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Motto


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Motto



The motto was originally a war cry or slogan. Mottoes first began to be shown with arms in the 14th and 15th centuries, but were not in general use until the 17th century. Thus the oldest coats of arms generally do not include a motto. Mottoes seldom form part of the grant of arms: Under most heraldic authorities, a motto is an optional component of the coat of arms, and can be added to or changed at will; many families have chosen not to display a motto.

Motto: Ane chast arbor
Motto Translation: One pure tree.


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Eticioom Family Crest Products


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Eticioom Family Crest Products




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See Also


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See Also




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Citations


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Citations



  1. ^ Black, George F., The Surnames of Scotland Their Origin, Meaning and History. New York: New York Public Library, 1946. Print. (ISBN 0-87104-172-3)

Other References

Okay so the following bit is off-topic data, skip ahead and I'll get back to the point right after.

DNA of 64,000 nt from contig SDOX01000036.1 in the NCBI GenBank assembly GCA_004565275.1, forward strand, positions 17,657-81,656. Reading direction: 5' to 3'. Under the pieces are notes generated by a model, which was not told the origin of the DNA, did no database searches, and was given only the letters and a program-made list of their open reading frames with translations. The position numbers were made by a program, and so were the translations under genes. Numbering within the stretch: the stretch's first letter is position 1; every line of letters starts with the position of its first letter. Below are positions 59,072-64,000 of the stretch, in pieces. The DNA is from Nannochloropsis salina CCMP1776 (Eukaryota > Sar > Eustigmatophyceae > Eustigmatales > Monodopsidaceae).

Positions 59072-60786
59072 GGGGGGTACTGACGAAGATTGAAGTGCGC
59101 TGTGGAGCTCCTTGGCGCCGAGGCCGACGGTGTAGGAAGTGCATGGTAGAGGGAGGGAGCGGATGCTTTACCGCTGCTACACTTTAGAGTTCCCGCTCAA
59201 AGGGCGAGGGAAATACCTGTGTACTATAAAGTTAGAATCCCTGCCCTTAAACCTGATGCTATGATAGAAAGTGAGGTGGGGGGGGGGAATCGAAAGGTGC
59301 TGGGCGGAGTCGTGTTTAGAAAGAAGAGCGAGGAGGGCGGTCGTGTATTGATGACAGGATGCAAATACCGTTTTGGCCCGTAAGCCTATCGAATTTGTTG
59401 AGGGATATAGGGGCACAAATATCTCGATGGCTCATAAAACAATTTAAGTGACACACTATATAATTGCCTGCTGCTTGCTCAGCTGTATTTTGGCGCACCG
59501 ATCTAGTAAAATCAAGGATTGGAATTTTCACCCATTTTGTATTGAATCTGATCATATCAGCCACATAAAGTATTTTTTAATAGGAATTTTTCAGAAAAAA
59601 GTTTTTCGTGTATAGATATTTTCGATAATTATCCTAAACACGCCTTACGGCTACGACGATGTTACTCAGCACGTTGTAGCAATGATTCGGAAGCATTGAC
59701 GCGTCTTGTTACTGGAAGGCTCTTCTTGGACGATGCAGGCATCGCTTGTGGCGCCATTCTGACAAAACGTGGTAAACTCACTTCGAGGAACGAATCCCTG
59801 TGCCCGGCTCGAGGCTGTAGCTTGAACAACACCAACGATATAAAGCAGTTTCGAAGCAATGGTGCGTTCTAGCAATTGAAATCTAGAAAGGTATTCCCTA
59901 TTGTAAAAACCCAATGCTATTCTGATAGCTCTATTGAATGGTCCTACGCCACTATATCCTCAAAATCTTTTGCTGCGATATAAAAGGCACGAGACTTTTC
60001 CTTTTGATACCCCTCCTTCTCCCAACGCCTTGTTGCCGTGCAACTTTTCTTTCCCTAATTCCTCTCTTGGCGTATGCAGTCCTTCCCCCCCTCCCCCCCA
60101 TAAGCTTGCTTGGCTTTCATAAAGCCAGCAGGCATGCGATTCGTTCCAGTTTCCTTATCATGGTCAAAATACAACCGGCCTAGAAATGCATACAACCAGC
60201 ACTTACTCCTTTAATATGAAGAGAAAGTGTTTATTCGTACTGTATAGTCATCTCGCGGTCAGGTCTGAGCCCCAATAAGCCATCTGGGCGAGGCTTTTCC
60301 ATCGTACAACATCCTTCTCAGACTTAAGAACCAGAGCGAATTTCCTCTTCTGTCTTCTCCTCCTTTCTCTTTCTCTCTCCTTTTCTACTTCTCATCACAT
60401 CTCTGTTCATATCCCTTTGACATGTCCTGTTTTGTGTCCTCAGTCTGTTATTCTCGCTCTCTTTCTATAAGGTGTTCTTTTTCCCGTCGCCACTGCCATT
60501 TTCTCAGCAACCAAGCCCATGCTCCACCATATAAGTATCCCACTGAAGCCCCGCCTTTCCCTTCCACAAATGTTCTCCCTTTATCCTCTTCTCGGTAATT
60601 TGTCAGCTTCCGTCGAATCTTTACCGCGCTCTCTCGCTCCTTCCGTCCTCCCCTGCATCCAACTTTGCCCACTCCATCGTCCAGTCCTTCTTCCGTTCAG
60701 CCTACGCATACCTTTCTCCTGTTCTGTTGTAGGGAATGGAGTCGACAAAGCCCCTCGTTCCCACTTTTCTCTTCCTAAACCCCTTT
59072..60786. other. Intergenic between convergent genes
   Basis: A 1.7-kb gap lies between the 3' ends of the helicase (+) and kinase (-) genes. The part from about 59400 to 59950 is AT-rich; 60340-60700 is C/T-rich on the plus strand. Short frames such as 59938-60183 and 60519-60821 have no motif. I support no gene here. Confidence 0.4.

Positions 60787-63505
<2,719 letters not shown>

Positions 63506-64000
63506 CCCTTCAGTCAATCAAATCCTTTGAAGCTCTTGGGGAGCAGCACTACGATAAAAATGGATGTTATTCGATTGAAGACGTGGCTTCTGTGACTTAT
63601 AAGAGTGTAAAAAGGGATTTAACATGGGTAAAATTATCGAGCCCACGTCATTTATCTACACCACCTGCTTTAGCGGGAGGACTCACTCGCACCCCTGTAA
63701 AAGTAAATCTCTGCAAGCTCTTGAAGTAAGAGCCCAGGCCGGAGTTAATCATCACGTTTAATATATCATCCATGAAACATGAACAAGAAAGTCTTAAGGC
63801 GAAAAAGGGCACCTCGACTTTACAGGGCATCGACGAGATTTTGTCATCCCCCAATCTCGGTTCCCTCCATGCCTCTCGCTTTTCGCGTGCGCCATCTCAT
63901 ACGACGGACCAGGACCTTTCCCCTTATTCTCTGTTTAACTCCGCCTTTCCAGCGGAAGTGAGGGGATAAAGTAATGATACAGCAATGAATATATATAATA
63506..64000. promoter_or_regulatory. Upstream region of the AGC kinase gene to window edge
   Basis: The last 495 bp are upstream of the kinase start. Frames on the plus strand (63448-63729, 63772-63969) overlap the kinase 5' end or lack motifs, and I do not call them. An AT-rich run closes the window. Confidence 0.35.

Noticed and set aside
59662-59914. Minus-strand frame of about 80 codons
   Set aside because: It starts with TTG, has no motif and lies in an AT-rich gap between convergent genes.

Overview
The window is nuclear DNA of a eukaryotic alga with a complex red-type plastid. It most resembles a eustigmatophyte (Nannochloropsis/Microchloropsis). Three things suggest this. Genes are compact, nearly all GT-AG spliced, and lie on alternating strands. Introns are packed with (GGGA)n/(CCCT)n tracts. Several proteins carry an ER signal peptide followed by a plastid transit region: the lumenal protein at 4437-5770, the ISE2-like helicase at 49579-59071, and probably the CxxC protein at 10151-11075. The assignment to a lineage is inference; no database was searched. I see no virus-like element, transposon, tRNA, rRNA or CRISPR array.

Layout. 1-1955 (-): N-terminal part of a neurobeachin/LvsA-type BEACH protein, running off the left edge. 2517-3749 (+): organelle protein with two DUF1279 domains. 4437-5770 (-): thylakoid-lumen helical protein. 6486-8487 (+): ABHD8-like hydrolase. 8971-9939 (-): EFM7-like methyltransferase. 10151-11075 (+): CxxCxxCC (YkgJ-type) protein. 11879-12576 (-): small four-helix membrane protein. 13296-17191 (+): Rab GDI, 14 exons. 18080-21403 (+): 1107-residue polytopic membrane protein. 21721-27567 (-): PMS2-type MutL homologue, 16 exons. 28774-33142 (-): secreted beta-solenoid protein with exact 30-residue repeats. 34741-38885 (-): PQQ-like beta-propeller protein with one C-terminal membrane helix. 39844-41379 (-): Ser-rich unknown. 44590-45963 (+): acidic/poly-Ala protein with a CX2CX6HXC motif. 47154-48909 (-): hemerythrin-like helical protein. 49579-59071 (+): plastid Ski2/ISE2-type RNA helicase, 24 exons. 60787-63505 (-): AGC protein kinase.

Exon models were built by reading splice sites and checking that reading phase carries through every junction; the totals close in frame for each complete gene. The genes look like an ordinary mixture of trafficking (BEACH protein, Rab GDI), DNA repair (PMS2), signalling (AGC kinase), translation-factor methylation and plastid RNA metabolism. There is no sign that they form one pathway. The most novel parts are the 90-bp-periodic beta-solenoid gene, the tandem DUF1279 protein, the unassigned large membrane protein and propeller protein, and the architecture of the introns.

1. Robb H. Amanda and Andrew Chesler. Encyclopedia of American Family Names. New York: Haper Collins, 1995. Print. (ISBN 0-06-270075-8).
  2. Adam, Frank. Clans Septs and Regiments of the Scottish Highlands 8th Edition. London: Bacon (G.W.) & Co, 1970. Print. (ISBN 10-0717945006).
  3. Moncrieffe, Sir Ian of That Ilk and Don Pottinger. Clan Map Scotland of Old. Edinburgh: Bartholomew and Son, 1983. Print.
  4. Barrow, G.W.S Ed. The Charters of David I The Written Acts of David I King of Scots, 1124-53 and of His Son Henry, Earl of Northumerland, 1139-52. Woodbridge: The Boydell Press, 1999. Print.
  5. Fairbairn,. Fairbain's book of Crests of the Families of Great Britain and Ireland, 4th Edition 2 volumes in one. Baltimore: Heraldic Book Company, 1968. Print.
  6. Hinde, Thomas Ed. The Domesday Book England's Heritage Then and Now. Surrey: Colour Library Books, 1995. Print. (ISBN 1-85833-440-3).
  7. Hanks, Patricia and Flavia Hodges. A Dictionary of Surnames. Oxford: Oxford University Press, 1988. Print. (ISBN 0-19-211592-8).
  8. Skene, William Forbes Edition. Chronicles of the Picts, Chronicles of the Scots and Other Early Memorials of Scottish History. Edinburgh: H.M. General Register House, 1867. Print.
  9. Bloxham, Ben. Key to Parochial Registers of Scotland From Earliest Times Through 1854 2nd edition. Provo, UT: Stevenson's Genealogical Center, 1979. Print.
  10. Browne, James. The History of Scotland it's Highlands, Regiments and Clans 8 Volumes. Edinburgh: Francis A Niccolls & Co, 1909. Print.
  11. ...

The Eticioom Family Crest was acquired from the Houseofnames.com archives. The Eticioom Family Crest was drawn according to heraldic standards based on published blazons. We generally include the oldest published family crest once associated with each surname.

This page was last modified on 19 May 2017 at 11:13.